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Culture, Reality

No Money Guy

by Christine Hogg / 08.02.2012

Whether you’re Gerald Majola or Rob Taylor, cash worries us all. Most of us can’t get enough of it, or maybe you feel that the only way of finding peace is to give some of yours away. Generally, the more you have of it, the more you’re scared of losing it. We all have that friend, who never has a cent or a cigarette, but is overly generous on payday, when he lives like a rock star for a few nights. And of course, a lot of us just find it hard to suss out a way to make bucks without doing something that’s entirely soul destroying.

Enter Adin van Ryneveld, the No Money Guy, who might have found a way of avoiding this age old problem. Adin bartendends at Penthouse on Long, in exchange for a roof over his head, as well as chow, booze and smokes. The reasons behind his five-year project of living without money, purely on barter, might have changed, but the inspiration is still ubuntu. Initially, he wanted to set up a profit-based business that gave its profits to a good cause. But doubts arose. “You know those campaigns where they say if you buy this yoghurt we’ll give five cents to this organization?” he asks while we’re having a chat on the rooftop of Penthouse on Long. “You never know if they’re doing it because they want to build houses for poor kids or if they just want to sell yoghurt.” Adin was concerned that people would mistake his altruism for a marketing strategy that feeds on guilt. At the same time, after learning about our scarily fucked-up debt-based monetary system, he noticed that giving away money won’t help anybody in the long run. He had to find a way to live without it.

No Money Guy - Opening Image

When Adin started compromising with capitalism, he still largely depended on others to help him out. “If it wasn’t for other people then I wouldn’t have been able to survive,” he explains. Things such as toiletries or airtime had to be bought by helpful supporters in exchange for a service that was of value to them. Discovering the Community Exchange System was a blessing. It operates online and allows members to exchange services with a unique currency called talents. It’s not debt-based, because there’s no fear of the currency running out, as money does in a traditional economy. This in turn means that everybody has a fair chance of getting loaded. There’s no central bank to rip anyone off. What this means is, if I clean your windows, for example, my account will be credited with 100 talents, if that’s what I decide to charge, and you lose a 100 talents. As long as you have a service to offer, or an object to sell that somebody needs, you’ll be able to earn talents. This is different to our current economy in which businesses can go bankrupt simply because there’s not enough money in circulation. On top of that, everyone else has full access to your account balance, which on some level encourages members to use the services of those who don’t have it all that well, in order to help them on their feet again.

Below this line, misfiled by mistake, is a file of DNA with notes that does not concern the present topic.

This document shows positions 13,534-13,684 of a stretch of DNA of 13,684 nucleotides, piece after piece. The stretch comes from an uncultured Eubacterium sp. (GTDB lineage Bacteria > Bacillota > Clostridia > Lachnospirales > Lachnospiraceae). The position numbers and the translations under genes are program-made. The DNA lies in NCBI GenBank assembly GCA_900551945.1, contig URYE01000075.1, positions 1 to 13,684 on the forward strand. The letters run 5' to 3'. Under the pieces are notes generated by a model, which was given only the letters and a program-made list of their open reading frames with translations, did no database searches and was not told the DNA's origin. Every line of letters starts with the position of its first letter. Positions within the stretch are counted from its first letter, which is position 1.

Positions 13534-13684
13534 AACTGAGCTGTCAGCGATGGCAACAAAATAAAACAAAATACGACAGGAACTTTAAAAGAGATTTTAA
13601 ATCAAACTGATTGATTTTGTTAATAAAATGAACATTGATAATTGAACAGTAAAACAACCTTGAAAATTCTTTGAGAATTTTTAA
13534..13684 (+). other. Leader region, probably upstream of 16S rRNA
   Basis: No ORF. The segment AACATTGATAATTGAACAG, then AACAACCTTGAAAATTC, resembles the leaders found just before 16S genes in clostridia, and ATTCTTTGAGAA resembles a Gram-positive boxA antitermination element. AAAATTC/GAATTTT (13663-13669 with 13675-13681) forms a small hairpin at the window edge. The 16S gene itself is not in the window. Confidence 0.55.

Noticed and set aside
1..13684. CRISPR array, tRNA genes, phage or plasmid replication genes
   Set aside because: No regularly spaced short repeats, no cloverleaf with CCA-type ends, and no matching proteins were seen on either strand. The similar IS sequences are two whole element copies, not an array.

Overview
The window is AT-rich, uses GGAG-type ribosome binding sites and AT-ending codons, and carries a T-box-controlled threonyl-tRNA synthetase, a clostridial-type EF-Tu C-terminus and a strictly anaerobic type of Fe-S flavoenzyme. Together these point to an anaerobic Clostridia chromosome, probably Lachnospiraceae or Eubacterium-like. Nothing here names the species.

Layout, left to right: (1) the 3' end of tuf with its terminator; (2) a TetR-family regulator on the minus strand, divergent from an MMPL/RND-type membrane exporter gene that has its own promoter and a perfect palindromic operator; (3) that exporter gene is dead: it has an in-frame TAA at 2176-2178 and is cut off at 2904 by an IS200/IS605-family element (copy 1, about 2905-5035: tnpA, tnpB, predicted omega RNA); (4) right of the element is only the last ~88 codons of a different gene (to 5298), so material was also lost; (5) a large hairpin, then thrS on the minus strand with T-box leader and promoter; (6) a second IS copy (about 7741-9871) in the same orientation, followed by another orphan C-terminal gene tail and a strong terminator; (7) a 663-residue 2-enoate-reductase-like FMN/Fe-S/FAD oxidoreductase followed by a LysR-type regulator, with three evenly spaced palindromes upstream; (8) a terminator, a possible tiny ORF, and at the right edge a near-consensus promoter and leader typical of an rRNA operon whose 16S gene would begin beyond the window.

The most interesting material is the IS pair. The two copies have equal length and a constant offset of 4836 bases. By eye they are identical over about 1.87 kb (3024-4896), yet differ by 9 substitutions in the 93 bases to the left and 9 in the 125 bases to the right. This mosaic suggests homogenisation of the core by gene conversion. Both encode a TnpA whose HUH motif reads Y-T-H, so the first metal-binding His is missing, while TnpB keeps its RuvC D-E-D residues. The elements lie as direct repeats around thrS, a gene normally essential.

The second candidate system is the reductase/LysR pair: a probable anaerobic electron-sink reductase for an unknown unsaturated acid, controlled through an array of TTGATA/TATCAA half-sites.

Apart from discovering CES, Adin managed to move away from upright sponging through establishing a direct exchange relationship with Penthouse on Long. He’s even offered advertising space on his right arm, for companies to tattoo their logos on, in exchange for equipment like cameras and laptops. Through launching the brand Ubuntu Digital the project has taken on even greater dimension. Buying airtime, for example, might soon be less of a problem. “Now that I have a brand, Cell C and Ubuntu Digital could go into business, for example,” he points out. It’s also a nexus point for having a lot of fun, without money. Ubuntu Digital have already thrown a series of gigs on the rooftop of Penthouse on Long and more are to come, as well as a festival that’ll take place about an hour out of Cape Town. The parties cost 100 talents to get into. If you’re not registered with CES you can do so on the spot and a 100 talents will be taken off your account. It’s important to Adin that potential supporters have a good time and realise that it’s not about an iron-willed battle against the system. “I’m not against capitalism and I’m not for it either. Actually, I’m not against anything.”


But parties are not going to resolve the disparities and injustices of the global financial system. A popular alternative exchange system, however, would be beneficial for South Africa’s communities as a sort of backup plan, for someone who has lost their job but needs their roof to be fixed, for example? Although Adin agrees, he has no intentions on focusing on township exposure at this moment. “Do you know that saying, oh you’re preaching to the choir?” He asks. “I think fucking preach to the choir and teach the choir how to sing better, get them better fucking instruments and shinier outfits so that when they sing more people wanna come and listen.” And while some may brand him a Long Street hipster activist, Adin emphasises that approval has to happen organically and that he’s not planning to change the world, but would be happy if it does change.

Adin hopes that he’ll have built enough networks to continue to live without money even after the five years are over. There’s one thing, however, that would make him ditch the project straight away. “If I had a kid, I’d start using money immediately to support them.”

*The next Ubuntu Digital party is on 11 February, featuring DJs such as Richard Marshall (sSHADOWORKSs) and Fletcher (African Dope) – and both get paid in talents.

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